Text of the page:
The Defense Department has rounded out its technology risk-reduction plan for the Multi-Object Kill Vehicle, awarding Boeing a $58 million contract in a deal similar to those granted the Pentagon's other two missile-defense powerhouses in March and April -- Lockheed Martin and Raytheon.
On May 12, the Missile Defense Agency awarded Boeing a competitive cost-plus-fixed-fee contract for work to develop a warhead capable of deploying kill vehicles to intercept more than one enemy ballistic missile.
"This contract represents part of the Missile Defense Agency's technology risk-reduction strategy to improve performance and reduce risk for MOKV advanced communications, engagement management, and the discriminating seeker," according to the Pentagon's contract announcement.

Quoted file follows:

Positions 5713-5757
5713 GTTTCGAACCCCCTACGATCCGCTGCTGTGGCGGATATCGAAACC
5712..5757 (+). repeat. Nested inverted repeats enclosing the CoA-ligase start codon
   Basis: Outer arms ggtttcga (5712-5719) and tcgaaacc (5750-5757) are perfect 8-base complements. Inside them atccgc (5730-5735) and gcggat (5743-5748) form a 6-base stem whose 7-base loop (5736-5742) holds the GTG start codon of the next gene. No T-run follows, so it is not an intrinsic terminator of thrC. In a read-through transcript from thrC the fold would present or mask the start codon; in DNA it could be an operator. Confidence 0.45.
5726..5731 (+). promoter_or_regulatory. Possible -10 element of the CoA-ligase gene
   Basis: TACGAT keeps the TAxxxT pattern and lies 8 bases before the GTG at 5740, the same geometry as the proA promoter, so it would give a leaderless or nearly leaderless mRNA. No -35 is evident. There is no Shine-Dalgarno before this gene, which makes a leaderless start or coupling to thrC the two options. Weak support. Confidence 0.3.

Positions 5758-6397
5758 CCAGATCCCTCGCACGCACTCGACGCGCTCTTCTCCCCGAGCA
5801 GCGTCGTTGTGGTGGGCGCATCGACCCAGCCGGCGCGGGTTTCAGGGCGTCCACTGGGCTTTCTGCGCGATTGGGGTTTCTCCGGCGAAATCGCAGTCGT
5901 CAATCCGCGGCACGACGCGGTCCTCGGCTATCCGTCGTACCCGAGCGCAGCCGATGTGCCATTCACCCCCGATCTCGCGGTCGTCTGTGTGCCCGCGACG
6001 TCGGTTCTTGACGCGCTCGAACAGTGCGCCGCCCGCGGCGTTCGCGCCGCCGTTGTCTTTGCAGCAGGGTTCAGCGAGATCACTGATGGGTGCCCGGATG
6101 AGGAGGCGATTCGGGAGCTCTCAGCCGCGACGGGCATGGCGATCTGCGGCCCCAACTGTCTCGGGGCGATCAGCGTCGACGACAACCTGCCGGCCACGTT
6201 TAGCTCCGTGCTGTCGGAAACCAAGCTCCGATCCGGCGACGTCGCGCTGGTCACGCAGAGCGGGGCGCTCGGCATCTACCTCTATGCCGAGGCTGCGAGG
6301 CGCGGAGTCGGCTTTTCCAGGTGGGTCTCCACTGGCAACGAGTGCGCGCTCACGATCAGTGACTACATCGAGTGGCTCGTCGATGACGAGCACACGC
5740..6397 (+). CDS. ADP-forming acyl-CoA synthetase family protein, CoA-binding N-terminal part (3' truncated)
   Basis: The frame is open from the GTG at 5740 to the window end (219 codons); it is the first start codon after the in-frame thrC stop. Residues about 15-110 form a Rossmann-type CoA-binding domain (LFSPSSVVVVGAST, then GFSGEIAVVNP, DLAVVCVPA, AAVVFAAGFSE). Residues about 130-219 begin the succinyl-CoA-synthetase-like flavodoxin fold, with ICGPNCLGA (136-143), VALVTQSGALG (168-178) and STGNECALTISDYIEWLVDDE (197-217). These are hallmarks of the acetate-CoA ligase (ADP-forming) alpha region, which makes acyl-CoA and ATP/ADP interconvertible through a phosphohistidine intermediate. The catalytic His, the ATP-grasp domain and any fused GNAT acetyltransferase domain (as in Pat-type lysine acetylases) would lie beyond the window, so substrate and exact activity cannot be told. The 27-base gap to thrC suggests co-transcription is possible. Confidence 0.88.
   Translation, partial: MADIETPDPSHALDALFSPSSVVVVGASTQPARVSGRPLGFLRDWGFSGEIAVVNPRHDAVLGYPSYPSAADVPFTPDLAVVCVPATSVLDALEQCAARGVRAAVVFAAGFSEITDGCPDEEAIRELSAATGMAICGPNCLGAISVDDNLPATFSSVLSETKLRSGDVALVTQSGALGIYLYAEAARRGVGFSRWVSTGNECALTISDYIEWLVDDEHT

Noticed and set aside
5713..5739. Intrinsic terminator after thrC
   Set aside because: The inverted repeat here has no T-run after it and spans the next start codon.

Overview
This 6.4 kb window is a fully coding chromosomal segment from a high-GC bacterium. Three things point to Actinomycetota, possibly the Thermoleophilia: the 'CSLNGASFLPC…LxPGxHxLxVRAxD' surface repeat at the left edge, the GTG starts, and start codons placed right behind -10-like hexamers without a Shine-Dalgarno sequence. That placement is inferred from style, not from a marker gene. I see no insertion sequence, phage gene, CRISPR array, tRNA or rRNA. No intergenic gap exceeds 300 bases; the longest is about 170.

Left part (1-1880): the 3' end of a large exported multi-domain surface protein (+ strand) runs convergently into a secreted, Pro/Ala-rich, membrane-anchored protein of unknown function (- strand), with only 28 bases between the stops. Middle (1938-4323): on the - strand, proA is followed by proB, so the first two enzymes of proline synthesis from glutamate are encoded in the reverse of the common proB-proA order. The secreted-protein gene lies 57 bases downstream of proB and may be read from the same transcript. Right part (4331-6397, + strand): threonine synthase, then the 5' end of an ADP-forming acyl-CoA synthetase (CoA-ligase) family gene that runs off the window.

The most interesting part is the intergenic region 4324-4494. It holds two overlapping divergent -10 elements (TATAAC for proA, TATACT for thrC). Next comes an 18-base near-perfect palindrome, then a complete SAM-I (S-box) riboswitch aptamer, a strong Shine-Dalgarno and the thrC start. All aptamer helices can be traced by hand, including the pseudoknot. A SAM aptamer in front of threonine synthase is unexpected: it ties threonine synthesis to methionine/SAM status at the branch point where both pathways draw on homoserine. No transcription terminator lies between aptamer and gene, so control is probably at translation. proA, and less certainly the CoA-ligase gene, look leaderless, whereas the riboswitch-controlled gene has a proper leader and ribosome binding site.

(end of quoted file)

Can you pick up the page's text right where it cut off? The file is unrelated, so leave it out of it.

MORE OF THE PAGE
On March 9 and April 3, MDA awarded Lockheed Martin and Raytheon contracts to begin new work in support of a Multi-Object Kill Vehicle the government plans to begin turning into a prototype next year in hopes of demonstrating a capability it believes has the potential to "revolutionize" the U.S. missile defense architecture by flipping the current paradigm, which is limited to a single kill vehicle per warhead.
The MOKV aims to provide a capability to deal with threats expected as soon as 2025 and be compatible with existing boosters in the Ballistic Missile Defense System architecture, including the Ground-based Interceptor, Standard Missile-3, and Terminal High Altitude Area Defense systems.